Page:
The Harvard style originated at Harvard University, but has been much adapted by individual institutions. There is no set manual or formatting rules for Harvard as there is for some other referencing systems. Harvard is a style for citing sources by giving the name of the author and the date of their publication in the text of a piece of writing, within brackets ( ), for example (Smith, 2016). A reference list of full bibliographic details is then given at the end, with sources listed in alphabetical order by author.
Harvard is the most widely used referencing system and, as a result, there are a number of interpretations of this style. It is extremely important to check and follow your Department's specific regulations.
Harvard is a style based on name, date details for general in-text citations e.g. (Johnson, 1998) and name, date, page number for more specific in-text citation e.g. (Johnson, 1998, p.103) or (Johnson, 1998, pp. 103 – 122).
It is important to give a page number in a Harvard in-text citation in the following circumstances:
- when quoting directly
- when referring to a specific detail in a text (a specific theory or idea, an illustration, a table, a set of statistics).
University of York department interpretations:
Archaeology prefer students to use page numbers for all in-text citations unless students are referring to a complete book in a very general sense. Anything more specific should have a page number. Archaeology also require the following in-text citation punctuation: (Lee 2012, 236) for in-text citation with page number and (Lee 2012) for in-text citation without page number.
Environment ask that for multi-authored sources, given in the reference list, that the first 10 named authors are listed before the use of 'et al.' to indicate additional named authors.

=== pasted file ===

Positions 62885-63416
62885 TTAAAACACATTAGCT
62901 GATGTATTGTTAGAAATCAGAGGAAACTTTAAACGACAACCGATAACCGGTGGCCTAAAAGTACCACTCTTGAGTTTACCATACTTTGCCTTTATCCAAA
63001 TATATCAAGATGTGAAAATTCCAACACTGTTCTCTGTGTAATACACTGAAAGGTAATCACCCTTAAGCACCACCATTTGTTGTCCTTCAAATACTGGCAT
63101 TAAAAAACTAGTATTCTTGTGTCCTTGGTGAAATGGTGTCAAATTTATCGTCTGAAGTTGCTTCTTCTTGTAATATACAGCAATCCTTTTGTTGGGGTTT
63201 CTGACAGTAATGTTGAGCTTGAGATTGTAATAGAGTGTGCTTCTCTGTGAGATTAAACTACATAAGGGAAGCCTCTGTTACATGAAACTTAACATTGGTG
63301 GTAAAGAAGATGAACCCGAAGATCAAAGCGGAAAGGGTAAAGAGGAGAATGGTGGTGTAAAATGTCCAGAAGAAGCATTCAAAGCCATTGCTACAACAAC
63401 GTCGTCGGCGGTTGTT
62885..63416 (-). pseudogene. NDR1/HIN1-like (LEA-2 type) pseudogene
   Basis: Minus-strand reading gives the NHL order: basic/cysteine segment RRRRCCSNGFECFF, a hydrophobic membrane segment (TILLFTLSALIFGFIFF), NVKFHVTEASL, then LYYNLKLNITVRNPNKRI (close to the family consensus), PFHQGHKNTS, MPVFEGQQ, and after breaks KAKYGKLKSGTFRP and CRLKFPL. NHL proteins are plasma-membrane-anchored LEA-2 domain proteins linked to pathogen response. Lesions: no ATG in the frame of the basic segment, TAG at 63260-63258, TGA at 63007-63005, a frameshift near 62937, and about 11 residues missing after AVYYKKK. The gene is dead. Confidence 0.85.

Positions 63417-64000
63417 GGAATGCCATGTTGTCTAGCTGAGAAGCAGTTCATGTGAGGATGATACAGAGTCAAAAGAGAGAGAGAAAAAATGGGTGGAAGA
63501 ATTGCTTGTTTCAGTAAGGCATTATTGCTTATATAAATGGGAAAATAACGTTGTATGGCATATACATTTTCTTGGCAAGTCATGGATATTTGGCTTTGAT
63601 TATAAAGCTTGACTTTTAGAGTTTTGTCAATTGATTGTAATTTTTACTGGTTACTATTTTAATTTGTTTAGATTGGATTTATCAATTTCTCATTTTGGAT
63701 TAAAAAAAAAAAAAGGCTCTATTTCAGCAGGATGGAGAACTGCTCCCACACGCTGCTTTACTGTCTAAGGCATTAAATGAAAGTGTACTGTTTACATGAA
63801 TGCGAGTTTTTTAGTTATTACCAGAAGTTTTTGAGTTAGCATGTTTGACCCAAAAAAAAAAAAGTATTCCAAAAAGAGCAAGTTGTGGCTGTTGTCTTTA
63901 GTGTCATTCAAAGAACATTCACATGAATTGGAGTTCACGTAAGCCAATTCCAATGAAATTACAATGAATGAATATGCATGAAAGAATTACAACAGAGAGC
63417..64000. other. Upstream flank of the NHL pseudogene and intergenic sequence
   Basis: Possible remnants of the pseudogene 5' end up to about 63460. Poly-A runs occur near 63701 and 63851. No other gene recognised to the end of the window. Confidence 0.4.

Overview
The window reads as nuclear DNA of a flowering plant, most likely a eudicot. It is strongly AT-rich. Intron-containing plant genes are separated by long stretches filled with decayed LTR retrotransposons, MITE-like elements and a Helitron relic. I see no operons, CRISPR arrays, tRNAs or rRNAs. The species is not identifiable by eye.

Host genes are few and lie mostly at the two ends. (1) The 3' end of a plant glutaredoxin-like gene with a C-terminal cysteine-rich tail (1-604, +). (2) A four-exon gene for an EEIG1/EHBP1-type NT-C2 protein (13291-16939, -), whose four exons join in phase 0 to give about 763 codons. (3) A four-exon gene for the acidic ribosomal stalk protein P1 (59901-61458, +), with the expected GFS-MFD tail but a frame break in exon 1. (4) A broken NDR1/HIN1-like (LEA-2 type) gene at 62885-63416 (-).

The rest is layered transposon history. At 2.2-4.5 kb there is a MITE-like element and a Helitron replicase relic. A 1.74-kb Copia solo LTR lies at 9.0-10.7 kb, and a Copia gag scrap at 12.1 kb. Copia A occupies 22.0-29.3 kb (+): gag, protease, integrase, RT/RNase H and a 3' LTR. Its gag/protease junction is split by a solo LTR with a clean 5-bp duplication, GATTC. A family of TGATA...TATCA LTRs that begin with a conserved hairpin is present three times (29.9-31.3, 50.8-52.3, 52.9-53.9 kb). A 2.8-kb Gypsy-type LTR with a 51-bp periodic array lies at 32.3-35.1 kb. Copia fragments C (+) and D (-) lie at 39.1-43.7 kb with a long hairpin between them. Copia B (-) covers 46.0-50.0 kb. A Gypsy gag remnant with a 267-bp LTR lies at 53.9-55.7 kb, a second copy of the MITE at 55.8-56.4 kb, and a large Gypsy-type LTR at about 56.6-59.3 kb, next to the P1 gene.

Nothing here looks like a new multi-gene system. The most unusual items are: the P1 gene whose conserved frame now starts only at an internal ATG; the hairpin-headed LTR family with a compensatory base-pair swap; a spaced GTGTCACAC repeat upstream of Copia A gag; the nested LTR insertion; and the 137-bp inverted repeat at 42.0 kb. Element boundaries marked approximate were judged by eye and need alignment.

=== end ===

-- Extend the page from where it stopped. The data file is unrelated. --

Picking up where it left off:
Language and Linguistic Science:
If using secondary citations (for example Smith (2000) cited in Jones (2010, p.5)) references should be given for both the sources mentioned.
In APA style, citations have the same three elements regardless of source:
- publication year, and
- page or paragraph number.
The page or paragraph number where you find information is required for all quotations but is optional for paraphrased information. Citations in your paper are necessary to provide credit to the proper sources; failure to cite properly could result in plagiarism.
Some good guidelines for citing your work are to cite anything that includes actual statistics or figures (i.e., "Fifty percent of the population believes..."). It is not necessary to cite common knowledge (i.e., you do not need to cite that the Earth is round). You will credit a source in each sentence that references material from a source. For examples of how often to cite a source in a paragraph, see our examples in the Citing Sources Properly section.
APA style citations are all in-text citations, meaning the information about the source appears in the body of the paper rather than in end notes or footnotes.